Ready or not, summer is here.
For parents who have been struggling to juggle work-at-home responsibilities with caring for children while overseeing remote learning schedules and educational requirements, daily life since the arrival of the coronavirus has proven to be challenging. Some might even say overwhelming.
“It is imperative, first and foremost, that parents practice self-care. The bottom line is if you neglect to take care of yourself, you will not be able to care for and nurture your children. Self-care is not selfish or indulgent … it is essential,” said Katie Hopper, who manages LifeSkills Child and Family Services.
Tips that may be helpful for parents include:
Don’t expect to be perfect. Be kind and gentle with yourself. Lighten up. These are unprecedented times, and we are all making it up as we go.
Practice positive self-talk. Think about the encouraging and supportive messages we frequently say to our friends. Use some of those same messages on yourself.
Walk away. If you feel like you’ve reached your breaking point, take a break from whatever is making you feel that way. If you need to allow your child some additional screen time so you can have a little space, that’s all right.
Do something calming each day. Everyone is different, so you need to find out what works for you. Is it reading? Exercising? Mindful breathing? Listening to music? Writing in a journal? Watching a video of ocean waves crashing? How about a warm bath?
Schedule your time. When there is a lot of uncertainty, it often helps to focus on specific goals. If you find yourself fretting about upcoming days, devise a plan or a routine to help relieve some of that anxiety. Remember that you don’t have to follow it strictly, but use it as a guide.
Reach out to a friend or family member. Talk to someone who cares about you. It helps to vent a bit and to hear another person’s voice.
Be upfront with your boss about your child care situation. Most employers are being extremely flexible and creative. If you are stressing out over the lack of available child care options, let your supervisor know.
Limit your exposure to the news. It’s easy to get distressed over world events, especially with continuous media coverage. Try to stay informed of critical issues from limited and trusted news sources while at the same time avoiding over exposure.
Remember that professional help is available if you need it. During these trying times, most of us could benefit from talking with a mental health professional.
While parents are struggling to cope with the many changes, children are trying to learn how to survive as well, and they often get information as well as their attitudes from their parents.
“It is important for parents to set a good example and to be as positive as possible about what is going on,” Hopper said. “Not only that, but so many things are ‘up in the air’ right now and can change in a minute. No need to speculate and worry or upset your kids with details that might never come to pass. ...
“As far as having more down time during the summer months, I strongly encourage parents to structure the days for their kids,” Hopper said. “It is my most valuable tip. Just as it is beneficial for adults, a well-planned and understood routine can make a positive impact on children. It doesn’t have to be as strict as what is in place during the school year … but establishing a reasonable bedtime and wake-up time, as well as having regular meals, is extremely important. We all like to know what to expect, and kids are no different.”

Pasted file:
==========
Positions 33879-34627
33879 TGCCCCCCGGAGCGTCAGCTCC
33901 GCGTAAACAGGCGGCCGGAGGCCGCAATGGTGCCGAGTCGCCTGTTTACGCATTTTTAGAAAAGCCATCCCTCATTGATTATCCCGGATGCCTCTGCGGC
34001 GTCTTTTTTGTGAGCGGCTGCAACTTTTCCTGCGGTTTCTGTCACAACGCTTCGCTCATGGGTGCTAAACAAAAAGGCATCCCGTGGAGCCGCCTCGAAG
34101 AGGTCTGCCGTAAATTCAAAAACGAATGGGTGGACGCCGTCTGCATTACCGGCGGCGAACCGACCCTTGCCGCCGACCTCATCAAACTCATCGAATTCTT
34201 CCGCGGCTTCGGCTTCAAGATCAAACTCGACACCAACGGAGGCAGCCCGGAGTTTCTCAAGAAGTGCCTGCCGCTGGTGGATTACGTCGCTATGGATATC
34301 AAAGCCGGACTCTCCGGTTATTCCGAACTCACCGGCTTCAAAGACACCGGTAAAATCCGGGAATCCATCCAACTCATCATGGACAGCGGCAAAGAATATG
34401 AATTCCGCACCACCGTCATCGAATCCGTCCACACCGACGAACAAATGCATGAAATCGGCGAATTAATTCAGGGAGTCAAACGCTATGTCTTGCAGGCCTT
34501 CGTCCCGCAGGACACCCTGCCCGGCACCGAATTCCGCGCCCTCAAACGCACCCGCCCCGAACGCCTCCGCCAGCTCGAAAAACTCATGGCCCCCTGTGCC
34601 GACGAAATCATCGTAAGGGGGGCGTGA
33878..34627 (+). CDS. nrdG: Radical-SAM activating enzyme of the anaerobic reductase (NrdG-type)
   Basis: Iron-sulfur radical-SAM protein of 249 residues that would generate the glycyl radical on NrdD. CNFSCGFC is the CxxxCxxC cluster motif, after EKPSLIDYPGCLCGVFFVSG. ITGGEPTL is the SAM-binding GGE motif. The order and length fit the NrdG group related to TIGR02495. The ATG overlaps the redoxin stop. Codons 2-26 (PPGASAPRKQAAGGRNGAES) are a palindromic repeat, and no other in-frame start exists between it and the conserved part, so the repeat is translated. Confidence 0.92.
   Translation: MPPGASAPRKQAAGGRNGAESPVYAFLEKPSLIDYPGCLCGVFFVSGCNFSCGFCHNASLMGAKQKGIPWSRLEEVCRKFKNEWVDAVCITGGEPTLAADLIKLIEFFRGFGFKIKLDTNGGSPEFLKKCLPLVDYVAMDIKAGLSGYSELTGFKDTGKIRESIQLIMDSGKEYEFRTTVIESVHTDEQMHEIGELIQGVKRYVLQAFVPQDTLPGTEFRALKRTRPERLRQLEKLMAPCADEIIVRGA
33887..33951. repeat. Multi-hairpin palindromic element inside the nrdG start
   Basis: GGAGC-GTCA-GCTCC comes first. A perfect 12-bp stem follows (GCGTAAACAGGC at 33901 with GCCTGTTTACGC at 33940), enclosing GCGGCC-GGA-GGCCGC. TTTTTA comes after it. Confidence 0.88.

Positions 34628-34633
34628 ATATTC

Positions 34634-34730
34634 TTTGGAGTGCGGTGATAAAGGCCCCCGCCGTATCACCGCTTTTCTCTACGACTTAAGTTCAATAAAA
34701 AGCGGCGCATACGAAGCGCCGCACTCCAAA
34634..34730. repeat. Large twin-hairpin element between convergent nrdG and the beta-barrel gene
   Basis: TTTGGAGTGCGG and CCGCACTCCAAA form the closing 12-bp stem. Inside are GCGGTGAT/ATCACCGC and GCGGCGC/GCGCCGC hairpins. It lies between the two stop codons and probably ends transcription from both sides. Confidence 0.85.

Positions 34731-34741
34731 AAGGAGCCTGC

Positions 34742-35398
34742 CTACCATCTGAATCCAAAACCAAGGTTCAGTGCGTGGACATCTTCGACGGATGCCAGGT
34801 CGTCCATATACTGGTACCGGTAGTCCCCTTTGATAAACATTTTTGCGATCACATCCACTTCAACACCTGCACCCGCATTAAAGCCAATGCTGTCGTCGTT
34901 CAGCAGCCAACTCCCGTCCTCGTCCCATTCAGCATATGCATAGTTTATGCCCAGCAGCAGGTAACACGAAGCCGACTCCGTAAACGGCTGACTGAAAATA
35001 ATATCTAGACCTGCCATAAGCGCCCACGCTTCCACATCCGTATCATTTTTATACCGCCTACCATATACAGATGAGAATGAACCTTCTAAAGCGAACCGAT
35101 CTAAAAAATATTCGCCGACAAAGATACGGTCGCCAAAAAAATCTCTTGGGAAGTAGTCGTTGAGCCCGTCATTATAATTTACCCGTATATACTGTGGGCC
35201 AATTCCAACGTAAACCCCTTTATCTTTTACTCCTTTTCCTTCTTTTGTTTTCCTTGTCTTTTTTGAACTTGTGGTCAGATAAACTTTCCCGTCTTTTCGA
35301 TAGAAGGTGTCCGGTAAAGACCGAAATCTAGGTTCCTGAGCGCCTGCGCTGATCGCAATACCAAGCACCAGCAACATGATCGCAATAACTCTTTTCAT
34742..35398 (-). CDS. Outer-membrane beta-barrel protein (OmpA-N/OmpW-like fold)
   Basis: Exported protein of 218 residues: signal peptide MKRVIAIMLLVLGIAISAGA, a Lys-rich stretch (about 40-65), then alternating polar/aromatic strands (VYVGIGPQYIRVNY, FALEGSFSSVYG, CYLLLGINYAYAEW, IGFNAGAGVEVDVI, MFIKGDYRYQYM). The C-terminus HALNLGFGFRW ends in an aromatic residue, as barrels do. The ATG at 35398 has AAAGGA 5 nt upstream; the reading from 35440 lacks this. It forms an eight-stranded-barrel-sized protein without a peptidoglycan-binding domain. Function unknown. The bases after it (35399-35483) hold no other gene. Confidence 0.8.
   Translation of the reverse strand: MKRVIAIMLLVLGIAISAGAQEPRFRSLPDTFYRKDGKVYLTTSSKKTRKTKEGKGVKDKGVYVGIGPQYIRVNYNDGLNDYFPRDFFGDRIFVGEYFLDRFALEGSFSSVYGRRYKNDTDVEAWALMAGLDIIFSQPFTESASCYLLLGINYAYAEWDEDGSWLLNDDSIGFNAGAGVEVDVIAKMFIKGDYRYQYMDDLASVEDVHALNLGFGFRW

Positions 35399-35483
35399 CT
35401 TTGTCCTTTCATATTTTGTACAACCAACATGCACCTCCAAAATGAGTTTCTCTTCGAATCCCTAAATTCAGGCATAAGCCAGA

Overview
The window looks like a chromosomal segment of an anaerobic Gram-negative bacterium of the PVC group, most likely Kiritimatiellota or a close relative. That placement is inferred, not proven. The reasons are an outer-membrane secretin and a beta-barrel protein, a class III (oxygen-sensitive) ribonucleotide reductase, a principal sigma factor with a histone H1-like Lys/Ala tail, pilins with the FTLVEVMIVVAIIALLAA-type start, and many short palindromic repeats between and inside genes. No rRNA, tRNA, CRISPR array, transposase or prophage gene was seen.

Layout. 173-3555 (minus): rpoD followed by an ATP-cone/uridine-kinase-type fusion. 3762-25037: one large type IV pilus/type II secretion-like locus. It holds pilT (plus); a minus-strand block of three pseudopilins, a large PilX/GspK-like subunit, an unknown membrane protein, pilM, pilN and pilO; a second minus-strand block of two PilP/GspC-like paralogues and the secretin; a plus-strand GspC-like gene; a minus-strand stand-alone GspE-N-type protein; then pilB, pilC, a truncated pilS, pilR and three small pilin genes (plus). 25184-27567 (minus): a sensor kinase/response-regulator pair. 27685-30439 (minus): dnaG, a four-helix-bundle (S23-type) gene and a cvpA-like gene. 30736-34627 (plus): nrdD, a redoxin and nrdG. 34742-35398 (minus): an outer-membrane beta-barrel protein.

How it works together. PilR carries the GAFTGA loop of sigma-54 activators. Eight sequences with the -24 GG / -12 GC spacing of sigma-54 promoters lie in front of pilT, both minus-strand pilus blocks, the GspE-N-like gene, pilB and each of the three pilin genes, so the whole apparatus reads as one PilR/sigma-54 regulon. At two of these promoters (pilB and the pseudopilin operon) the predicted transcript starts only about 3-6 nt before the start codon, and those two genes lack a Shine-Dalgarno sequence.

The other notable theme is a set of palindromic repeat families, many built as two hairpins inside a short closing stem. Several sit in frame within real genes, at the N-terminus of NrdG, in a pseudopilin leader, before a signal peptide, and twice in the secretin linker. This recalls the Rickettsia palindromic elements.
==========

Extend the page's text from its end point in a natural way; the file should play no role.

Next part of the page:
Hopper recommended building in some down time as well. She said parents should be interactive and play with their children if they can. “It’s good for everyone to laugh and have some fun each day,” Hopper said.
Kentucky’s “Healthy at School” guidance was recently released in hopes that schools will be able to reopen in the fall. A PDF of this document is at https://edu cation.ky.gov/comm/Documents/Safety%20Expectations_FINAL%20DOC.pdf.
While plans are not definite at this time, Hopper said parents need to stay abreast and review guidelines as they become available in preparation for the upcoming school year.
“There are going to be many changes. Cloth face coverings are going to be expected, and parents can talk positively to their kids about the qualities that make someone a good member of their community. Discuss how protecting others, by wearing a mask, is a good thing,” Hopper said. “You may want to let your kids pick out their own masks, to help them take ownership of the concept.”
Just as Hopper recommended that adults limit their exposure to the news, she also wants to make parents aware of leaving the television on news channels that might be overheard by children.
“As they say, ‘little pitchers have big ears,’ ” Hopper said. “I advise parents to be cautious about what they say aloud, that might be overheard, as well as what is being said on television. Be aware that your kids might overhear or pick up a phrase or one piece of information out of context that might end up causing them undue worry.”
Finally, Hopper recommended parents make a point to check in frequently with their kids.
“Ask them how are they are feeling,” Hopper said. “What might be done to ease any worries or concerns they may have? Sometimes it’s something small that we would never even think about. Listen to them. Give them time to talk about whatever they want to discuss. Let them ask any questions they might have and do your best to answer as best as you can.”
Hopper encouraged parents to reach out if they need additional support.
– Maureen Mahaney coordinates public information for LifeSkills Inc., a nonprofit, behavioral health care corporation that plans for and serves the people of southcentral Kentucky. Her column runs monthly.